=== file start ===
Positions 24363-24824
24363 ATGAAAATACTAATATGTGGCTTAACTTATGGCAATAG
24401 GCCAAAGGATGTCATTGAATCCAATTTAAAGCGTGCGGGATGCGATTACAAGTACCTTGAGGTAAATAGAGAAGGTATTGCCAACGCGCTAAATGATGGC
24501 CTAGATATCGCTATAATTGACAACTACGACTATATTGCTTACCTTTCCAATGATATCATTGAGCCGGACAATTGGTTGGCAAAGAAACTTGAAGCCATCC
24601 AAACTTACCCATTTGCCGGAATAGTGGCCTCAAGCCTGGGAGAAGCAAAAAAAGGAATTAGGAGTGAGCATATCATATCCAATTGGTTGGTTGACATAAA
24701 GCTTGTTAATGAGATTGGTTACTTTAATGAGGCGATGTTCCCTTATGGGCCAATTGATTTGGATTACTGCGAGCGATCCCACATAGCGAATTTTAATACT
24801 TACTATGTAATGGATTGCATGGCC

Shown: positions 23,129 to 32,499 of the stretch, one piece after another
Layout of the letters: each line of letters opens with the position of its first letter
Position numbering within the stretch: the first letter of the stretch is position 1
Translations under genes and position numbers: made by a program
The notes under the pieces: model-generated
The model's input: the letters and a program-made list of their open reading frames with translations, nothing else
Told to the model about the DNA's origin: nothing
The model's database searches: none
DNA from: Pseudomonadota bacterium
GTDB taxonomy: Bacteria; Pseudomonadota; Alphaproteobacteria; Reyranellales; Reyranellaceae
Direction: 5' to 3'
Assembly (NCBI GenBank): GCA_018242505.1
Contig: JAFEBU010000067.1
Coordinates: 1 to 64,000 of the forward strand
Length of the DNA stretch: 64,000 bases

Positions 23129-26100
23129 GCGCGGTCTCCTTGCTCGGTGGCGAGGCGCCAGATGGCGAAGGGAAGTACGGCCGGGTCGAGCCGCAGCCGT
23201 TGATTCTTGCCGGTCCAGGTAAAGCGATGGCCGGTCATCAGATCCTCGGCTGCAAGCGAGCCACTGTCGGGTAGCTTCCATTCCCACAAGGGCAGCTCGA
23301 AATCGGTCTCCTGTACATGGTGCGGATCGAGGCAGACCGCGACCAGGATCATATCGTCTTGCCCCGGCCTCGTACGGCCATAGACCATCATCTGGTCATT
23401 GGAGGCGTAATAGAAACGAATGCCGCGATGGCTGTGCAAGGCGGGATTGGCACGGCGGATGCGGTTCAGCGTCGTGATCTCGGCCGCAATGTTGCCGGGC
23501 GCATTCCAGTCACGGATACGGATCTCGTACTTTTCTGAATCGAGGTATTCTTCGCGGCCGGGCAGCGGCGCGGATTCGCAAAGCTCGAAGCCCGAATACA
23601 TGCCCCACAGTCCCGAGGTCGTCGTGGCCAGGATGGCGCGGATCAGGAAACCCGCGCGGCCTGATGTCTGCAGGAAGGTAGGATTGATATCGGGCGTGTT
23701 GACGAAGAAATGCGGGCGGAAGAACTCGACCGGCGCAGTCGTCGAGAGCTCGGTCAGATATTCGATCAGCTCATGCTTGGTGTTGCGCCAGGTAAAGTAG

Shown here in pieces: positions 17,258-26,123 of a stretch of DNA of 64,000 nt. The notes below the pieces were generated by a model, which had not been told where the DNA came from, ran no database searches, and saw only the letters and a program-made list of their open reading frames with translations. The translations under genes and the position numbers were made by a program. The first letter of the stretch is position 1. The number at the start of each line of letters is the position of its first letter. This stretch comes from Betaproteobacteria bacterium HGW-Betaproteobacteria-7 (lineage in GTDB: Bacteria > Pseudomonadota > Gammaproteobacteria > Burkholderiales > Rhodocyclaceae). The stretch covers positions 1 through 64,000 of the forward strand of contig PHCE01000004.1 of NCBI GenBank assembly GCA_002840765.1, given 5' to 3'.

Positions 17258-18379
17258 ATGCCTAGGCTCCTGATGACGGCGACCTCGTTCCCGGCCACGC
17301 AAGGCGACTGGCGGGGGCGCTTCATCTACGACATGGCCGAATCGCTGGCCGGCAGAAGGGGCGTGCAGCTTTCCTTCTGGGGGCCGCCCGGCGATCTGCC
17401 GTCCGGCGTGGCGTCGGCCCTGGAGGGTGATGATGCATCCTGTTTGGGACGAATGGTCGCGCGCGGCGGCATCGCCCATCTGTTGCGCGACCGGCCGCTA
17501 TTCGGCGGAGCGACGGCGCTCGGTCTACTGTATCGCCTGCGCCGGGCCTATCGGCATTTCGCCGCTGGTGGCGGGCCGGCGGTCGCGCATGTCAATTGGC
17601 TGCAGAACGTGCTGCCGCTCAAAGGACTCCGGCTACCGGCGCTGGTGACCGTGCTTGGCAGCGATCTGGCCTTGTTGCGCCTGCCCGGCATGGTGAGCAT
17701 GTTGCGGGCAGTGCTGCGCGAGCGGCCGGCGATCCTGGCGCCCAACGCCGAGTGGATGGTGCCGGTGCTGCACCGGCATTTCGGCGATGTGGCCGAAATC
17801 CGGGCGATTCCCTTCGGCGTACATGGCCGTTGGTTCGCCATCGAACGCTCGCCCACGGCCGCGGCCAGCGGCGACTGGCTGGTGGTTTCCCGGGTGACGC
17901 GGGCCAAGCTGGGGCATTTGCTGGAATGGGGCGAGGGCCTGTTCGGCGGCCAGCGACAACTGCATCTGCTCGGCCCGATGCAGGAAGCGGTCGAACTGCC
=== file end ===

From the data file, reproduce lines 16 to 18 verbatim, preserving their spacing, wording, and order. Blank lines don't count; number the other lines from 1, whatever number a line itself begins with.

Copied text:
DNA from: Pseudomonadota bacterium
GTDB taxonomy: Bacteria; Pseudomonadota; Alphaproteobacteria; Reyranellales; Reyranellaceae
Direction: 5' to 3'